Category Archives: My life

Eulogy to a friend

Written April 2016

You were sitting in your favourite place when I last saw you, outside by the concrete flagstones that get the sun all day. I stopped to chat to you briefly. I told you where I was going. That I loved you. A thought flitted through my mind, remembering our day together two days before, when we went to the beach for a spring outing and the Scottish sky greeted us with mournful clouds.

Perhaps it already knew.

I took the train to Edinburgh and spent the night with my auntie. She had not long since finished treatment for cancer. We checked into a spa and sat together in hot water, in steam, in dry scented wood. She told me that one day it would probably come back. The cancer. That the only life she could be sure of was the one in the present.

The call came at 1.15 on Saturday. We were walking up the Grassmarket, browsing in the windows of the women’s tweed outfitters, admiring the threads, me wondering if there would ever be an occasion where I could wear plus-fours.

You are missing.

Green seizes the back of my throat, and runs towards my fingertips. This. This that had already flitted through my mind a week before. This. This that I had never thought before a week before. This. And now this has happened. Have I made this happen? Have I willed this?

I take the train back. What should take 45 takes 90. Engineering works. I do not sigh at the iron steed. I do not curse its every stop. I do not will it faster. What had I already willed by one idle thought?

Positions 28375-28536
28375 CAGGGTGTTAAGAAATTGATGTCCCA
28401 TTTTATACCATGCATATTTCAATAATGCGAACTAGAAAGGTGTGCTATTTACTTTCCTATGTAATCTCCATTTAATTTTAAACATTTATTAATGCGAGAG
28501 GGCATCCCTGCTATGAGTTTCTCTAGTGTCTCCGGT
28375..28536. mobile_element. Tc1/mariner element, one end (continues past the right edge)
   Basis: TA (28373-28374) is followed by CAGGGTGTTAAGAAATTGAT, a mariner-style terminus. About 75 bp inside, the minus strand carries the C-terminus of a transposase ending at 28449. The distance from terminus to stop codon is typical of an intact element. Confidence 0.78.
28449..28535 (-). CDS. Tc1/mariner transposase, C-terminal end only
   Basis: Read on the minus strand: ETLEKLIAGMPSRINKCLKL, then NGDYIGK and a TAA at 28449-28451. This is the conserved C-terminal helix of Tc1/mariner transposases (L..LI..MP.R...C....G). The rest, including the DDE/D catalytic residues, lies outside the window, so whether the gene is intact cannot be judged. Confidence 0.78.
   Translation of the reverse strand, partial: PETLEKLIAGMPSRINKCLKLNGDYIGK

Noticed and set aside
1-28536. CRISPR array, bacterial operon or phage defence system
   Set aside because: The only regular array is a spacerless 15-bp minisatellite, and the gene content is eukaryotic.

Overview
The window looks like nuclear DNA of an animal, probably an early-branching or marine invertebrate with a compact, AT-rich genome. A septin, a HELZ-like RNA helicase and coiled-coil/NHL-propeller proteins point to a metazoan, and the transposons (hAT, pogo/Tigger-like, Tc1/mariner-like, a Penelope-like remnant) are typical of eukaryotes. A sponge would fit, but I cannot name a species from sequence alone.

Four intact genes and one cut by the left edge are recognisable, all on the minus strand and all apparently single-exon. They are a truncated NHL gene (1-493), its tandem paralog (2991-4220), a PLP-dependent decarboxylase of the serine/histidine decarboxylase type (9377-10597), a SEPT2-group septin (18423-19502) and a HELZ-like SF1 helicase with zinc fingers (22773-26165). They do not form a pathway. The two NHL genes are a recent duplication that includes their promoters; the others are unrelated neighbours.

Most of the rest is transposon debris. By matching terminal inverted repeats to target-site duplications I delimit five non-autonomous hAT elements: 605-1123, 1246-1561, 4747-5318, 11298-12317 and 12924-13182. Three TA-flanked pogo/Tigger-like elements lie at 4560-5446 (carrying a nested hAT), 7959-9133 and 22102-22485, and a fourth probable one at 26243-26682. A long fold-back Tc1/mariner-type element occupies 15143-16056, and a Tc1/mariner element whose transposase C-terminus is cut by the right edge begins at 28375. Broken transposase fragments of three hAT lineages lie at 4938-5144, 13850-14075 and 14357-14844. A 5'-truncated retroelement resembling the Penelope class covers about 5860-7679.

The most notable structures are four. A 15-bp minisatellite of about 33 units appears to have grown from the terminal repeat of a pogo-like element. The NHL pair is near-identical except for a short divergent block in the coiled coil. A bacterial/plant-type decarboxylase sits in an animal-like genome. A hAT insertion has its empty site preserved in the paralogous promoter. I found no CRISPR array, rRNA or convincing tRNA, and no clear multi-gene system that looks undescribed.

You are missing.

We cannot find you. We are looking. We are all looking. It is not just me who loves you, though my love feels stronger, bigger, thickest with guilt.

You are missing.

It is Sunday. It is Monday. It is Tuesday. It is Wednesday. It is Thursday. It is Friday.

I have cycled to the outskirts of the city. I have stopped next to a tree where Mary Queen of Scots once nursed the Earl of Darnley, her true love, back from the brink of death. I pedal on. The phone rings. It is a train driver. He has heard you are missing. He knows we are looking. He thinks he knows.

Take the train, he says, from Dumbreck to Corkerhill. Stand on the right-hand side.

We take the train at 12.47. As it leaves the station it passes under the bridge, and then it slows. Slows before the train depot, slows past the steep banks of Mosspark Boulevard, slows so we can peer through the window on the right-hand side, to see what he saw. You are not missing. You are there. Between the rails, face down, asleep, asleep, forever asleep.

You are not missing.

You come home at 2.08am, carried by two kindly men in orange overalls. I do not tell others of the blood-stained sheet. I do not tell others how the kind man in orange tells us not to open it. I do not tell others how he thinks you tried to get away. Instead I tell them that we laid you down in your bed, we covered you with a blanket, and we buried you beneath the young oak tree, on the land of your people.